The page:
By creating neatly spaced slits in a clay mineral, University of Groningen Professor of Experimental Solid State Physics Petra Rudolf was able to filter water to remove a toxic herbicide. After removing the pollutant by heating the material, the clay can be reused. Together with colleagues from Greece, Rudolf presents this proof of principle study in the journal Environmental Science Nano.
In the Netherlands, a lot of sugar beets are grown. On these fields, the herbicide chloridazon is widely used. This compound is toxic to humans, does not break down in nature and will eventually seep into the groundwater. Chloridazon concentrations in groundwater are currently below the safety threshold but as it is persistent in the environment, they are expected to increase. 'Water purification plants can break down chloridazon using UV light - but the breakdown products of chloridazon are also toxic,' explains Rudolf.
Rudolf has acquired a technique to make well-defined nanocavities in clay, which she adapted to trap the herbicide. 'Clay is a layered mineral,' Rudolf explains. 'The layers have a negative charge and are separated by positive ions. We can replace those with molecular pillars of our own design.' The natural clays are first washed and then treated with sodium salts. The sodium replaces the natural positive ions between the layers. 'These sodium ions are surrounded by a water mantle, which pushes the layers slightly further apart. By simply adding the pillar molecules to the water, they will replace the sodium.'
These pillars are usually made of silicon oxide, with an added chemical group that defines the affinity of the cavities. Rudolf: 'In this case, we added copper ions to attract the chloridazon and its breakdown products.' The functionalized clay absorbed the herbicide in significant amounts: nearly 900 milligrams per kilogram of clay. 'This is a good result and we see scope to further increase the absorption.' Furthermore, Rudolf and her colleagues have shown that the herbicide is removed by heating the clay, which can then be used again.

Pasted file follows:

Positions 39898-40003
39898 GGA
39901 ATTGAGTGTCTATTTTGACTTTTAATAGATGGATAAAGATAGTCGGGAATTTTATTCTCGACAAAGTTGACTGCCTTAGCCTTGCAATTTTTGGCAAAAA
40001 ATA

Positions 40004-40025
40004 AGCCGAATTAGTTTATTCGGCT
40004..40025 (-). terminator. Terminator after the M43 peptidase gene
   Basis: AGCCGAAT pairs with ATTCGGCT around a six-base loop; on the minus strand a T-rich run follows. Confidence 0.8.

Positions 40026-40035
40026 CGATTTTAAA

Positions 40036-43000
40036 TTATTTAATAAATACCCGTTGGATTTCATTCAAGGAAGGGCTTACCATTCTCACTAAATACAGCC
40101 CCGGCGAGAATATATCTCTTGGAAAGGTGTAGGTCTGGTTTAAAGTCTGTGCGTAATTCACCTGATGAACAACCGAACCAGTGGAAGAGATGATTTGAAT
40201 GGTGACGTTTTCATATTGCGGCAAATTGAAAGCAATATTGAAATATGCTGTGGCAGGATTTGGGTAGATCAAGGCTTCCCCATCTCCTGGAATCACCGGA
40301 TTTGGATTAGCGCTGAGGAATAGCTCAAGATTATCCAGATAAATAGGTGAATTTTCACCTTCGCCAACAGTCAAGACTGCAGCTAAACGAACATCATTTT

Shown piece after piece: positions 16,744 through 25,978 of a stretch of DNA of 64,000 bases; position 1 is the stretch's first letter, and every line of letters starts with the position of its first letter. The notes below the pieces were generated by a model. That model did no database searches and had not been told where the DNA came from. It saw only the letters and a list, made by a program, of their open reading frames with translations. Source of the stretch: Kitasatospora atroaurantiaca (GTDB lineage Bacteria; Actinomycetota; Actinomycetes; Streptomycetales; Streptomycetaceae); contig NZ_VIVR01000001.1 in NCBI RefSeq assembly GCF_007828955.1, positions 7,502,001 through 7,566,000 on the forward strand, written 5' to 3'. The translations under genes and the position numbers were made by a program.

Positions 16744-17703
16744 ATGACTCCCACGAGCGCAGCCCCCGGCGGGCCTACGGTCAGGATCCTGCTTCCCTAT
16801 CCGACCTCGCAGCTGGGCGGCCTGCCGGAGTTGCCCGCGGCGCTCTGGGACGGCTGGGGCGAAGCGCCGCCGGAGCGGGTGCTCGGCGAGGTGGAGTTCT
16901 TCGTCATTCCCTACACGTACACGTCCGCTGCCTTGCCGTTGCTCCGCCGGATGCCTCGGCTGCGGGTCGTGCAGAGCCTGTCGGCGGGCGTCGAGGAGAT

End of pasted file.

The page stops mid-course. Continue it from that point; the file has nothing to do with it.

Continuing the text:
The first results were obtained using 10 times the highest concentration of chloridazon measured in the environment. Furthermore, the experiments were performed in clean water. 'So, we need to repeat this in real groundwater, to see if other compounds affect the absorption.' If all these tests yield positive results, the next question is how to make this clay into a product that can be used in water treatment. 'The options are to add the clay to water and then retrieve it by filtration, or to build the clay into a membrane,' explains Rudolf.
By altering the width of the slits and changing the affinity of the pillars, different chemical compounds could be caught by the functionalized clay. 'We are testing systems to remove two other compounds from water,' says Rudolf. 'Furthermore, a similar system could be created using other layered materials, such as graphene oxide.'